Voices from the Idaho EdNews Community

TVEP focuses on a shared community vision

Many factors can prevent a youth from seeking and completing education after high school. Daunting forms. Financial challenges. Insufficient support at home. Lack of belief in his or her potential.

In the Treasure Valley Education Partnership, leaders from various sectors are cultivating a unique partnership to minimize these challenges and maximize our children’s opportunities. It’s about advancing a world-class education system that leads all students to their career of choice.

TVEP is an unprecedented collaboration that focuses on a shared vision for our community: every child, every step of the way, cradle to career. Post high school involvement is affected by early-education efforts, late high school support and everything in between. That’s why providing help at all stages of the education continuum is so important.

TVEP’s uniquely comprehensive vision complements a very specific goal: for 80 percent of Treasure Valley students to go on to and complete post high school education by 2016 and beyond. Unfortunately, only 25 percent of 2005 high school graduates had attained a degree as of 2011.

Significant improvement in the college and trade-school graduation rate is vital for the long-term health of our valley. By 2020, more than 60 percent of Idaho jobs will require a career certificate or college degree.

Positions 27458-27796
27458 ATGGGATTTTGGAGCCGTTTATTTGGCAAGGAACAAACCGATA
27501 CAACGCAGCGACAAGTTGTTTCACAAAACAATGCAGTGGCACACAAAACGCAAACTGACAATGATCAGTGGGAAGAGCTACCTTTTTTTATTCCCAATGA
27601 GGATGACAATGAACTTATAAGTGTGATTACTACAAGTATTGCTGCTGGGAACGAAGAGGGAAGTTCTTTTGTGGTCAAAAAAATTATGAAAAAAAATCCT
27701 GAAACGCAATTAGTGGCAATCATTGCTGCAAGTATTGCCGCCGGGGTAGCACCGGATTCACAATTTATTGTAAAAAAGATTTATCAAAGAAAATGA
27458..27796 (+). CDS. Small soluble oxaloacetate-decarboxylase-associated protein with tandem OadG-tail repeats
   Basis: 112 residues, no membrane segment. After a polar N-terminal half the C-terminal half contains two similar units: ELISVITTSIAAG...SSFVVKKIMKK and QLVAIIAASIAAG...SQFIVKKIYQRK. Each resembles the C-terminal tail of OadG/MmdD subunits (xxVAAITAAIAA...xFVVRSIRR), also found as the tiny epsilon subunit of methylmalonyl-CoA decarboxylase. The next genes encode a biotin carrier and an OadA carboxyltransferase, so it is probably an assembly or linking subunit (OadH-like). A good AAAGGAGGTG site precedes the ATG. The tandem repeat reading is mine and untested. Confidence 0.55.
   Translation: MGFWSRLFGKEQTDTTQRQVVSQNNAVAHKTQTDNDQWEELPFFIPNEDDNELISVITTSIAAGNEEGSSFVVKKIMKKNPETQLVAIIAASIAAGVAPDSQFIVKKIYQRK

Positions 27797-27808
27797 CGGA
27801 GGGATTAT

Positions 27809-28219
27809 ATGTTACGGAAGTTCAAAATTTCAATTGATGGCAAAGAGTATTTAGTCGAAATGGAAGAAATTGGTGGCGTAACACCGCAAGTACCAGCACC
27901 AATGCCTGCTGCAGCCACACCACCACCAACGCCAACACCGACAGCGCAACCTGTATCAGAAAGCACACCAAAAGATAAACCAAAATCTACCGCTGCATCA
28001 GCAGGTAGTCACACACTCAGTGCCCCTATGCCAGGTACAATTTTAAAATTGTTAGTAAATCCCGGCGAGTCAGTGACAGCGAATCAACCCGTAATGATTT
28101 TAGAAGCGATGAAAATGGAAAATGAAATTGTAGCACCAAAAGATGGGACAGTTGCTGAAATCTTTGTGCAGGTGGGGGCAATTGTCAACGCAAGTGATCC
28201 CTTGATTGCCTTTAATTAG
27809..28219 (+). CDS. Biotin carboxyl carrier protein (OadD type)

We’re optimistic about the future, though. TVEP is different than most other education projects because it brings together all sorts of groups who had been working alone toward a similar goal. Now these organizations are on board with the same statistics and the same goal, and their resources are being pooled.

TVEP took root when the valley’s district superintendents reached out to talk with Idaho Businesses for Education, United Way of Treasure Valley and the YMCA. Two years later, the partnership includes leadership from various sectors, including business, nonprofit, K-12 education, higher education, local government and foundations.

It’s a nonpartisan, nonprofit project led by people who want to see the best available ideas and resources maximized. Those resources include original funding by United Way of Treasure Valley, TVEP’s “backbone organization;” Wells Fargo; JP Morgan Chase; and the Wharton Foundation.

Each of those companies committed additional funding after seeing the project’s early success. They were encouraged by TVEP’s teams of experts working toward evidence-based projects within six focus areas along the education continuum.

In fact, the first in-school TVEP project is coming soon: an inter-school competition centered on completion of the Free Application for Federal Student Aid.

Acronyms are prone to languish. Collaborative partnerships such as TVEP can create lasting change.



Rich Raimondi

Rich Raimondi is president of Bishop Kelly High School and chair of the Treasure Valley Education Partnership.

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